Caught up in terrorism, political scandal, murder and death, the state and the media forget that millions that are struggling for food, shelter and education. While many are dying because of political conspiracy, the majority is dying because it can’t make ends meet. The number of government-run primary, middle and high schools has reached around 13,000 with 1.3 million girls and boys students. Yet 1.7 million children are out of school, despite government’s recent campaign. Some estimates even put the figure at over 2 million. With the state of education in ruins in Balochistan, the youth will never grow up to get the best jobs and posts, further escalating the on-going crisis of resource allocation and the feeling of economic and political isolation.

It is easy to have discussions over terrorism and security. It is easy for politicians to make demands for more policing, less harassment… but it is hard to come up with plans to offer universal healthcare and education. The governments, federal and provincial, have been lazy. There is no other way to put it. Just because the state in mired in a crisis of terrorism, does not mean that it gives up paying attention to other sectors. While the media may well run with the popular story, one would think that those in government would be less fickle and the ministers with health and education portfolios would be keeping their focus. One of the clearest examples of lazy governances is the delay in census. The government has no accurate data about the population of Balochistan, unemployment, and poverty, etc., to be able to make adequate policies.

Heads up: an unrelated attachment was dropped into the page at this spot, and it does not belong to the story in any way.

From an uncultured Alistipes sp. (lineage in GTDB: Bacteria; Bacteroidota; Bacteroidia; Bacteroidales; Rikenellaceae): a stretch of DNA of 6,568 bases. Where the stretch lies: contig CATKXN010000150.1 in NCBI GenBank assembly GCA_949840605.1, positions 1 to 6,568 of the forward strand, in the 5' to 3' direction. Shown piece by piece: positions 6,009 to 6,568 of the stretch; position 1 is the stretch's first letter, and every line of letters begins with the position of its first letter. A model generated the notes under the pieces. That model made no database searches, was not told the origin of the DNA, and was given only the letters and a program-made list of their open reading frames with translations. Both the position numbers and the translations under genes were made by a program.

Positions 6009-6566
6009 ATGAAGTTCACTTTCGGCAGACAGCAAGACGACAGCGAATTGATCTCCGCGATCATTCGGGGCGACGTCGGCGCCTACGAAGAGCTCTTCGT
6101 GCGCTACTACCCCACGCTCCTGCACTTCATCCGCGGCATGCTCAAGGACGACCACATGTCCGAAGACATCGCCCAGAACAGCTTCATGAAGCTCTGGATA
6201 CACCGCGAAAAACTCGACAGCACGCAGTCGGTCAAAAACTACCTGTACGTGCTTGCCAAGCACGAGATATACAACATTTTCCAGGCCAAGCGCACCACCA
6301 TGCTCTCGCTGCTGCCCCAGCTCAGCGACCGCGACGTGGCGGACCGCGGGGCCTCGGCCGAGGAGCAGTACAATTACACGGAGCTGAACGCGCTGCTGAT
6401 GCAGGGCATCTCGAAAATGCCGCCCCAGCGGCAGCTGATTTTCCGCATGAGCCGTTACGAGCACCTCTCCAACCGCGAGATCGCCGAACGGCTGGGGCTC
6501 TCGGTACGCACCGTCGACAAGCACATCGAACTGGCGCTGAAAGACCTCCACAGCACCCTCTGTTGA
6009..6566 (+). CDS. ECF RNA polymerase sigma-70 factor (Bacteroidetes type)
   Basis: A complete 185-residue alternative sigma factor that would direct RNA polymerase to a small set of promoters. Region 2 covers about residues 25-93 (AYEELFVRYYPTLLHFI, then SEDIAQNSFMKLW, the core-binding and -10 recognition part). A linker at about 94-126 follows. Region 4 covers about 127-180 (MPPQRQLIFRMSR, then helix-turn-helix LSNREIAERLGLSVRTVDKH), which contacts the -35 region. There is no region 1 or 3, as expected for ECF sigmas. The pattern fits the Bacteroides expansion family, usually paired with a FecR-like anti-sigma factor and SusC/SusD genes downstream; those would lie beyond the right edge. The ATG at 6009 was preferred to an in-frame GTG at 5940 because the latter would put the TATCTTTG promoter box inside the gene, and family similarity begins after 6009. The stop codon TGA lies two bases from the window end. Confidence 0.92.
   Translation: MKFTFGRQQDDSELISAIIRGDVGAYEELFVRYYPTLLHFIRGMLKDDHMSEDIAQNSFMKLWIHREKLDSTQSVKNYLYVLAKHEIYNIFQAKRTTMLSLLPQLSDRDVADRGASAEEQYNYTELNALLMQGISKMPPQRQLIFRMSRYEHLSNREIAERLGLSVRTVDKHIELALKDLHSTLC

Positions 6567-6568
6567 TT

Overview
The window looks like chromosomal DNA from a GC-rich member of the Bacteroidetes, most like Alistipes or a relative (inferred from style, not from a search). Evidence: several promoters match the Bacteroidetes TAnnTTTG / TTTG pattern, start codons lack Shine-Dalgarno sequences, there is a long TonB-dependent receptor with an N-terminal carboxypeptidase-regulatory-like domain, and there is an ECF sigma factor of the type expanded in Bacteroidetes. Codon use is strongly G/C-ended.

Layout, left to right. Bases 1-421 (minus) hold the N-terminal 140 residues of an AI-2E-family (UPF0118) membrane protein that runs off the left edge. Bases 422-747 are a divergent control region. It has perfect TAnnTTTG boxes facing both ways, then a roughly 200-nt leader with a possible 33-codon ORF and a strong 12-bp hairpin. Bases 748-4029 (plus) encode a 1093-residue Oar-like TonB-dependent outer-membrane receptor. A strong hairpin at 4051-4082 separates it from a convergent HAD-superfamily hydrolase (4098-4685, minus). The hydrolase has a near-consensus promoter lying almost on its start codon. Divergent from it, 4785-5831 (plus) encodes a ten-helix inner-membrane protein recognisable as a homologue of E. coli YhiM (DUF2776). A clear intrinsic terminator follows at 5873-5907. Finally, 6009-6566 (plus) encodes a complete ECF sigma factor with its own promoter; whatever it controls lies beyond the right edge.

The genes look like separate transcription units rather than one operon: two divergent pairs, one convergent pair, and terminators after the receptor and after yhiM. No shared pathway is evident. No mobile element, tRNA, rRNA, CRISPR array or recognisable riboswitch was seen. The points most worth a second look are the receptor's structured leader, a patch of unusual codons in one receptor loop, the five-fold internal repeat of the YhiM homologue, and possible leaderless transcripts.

About 33.16 million acres of land in Balochistan (39% of the province) is suitable for agriculture. This potential is untapped due to water scarcity. Many in Balochistan believe that these are the real problems including even Baloch dissidents who view Pakistan as a centralized state, which does not want to provide provincial autonomy. Grievances almost always relate to getting a bigger share in the natural resources and less attention paid to heath, education and communication infrastructure. These problems are similar to what Sindh and KPK have faced, yet these issues get lost when the Balochi people are considered only as separatists, anti-state, and foreign-funded terrorists. There has to be a line dividing the two. The ‘State vs Balochistan’ situation will never improve if children are going hungry and youth is unemployed. Jobs and economic investment is the answer, even of it is hard to do with the current political climate.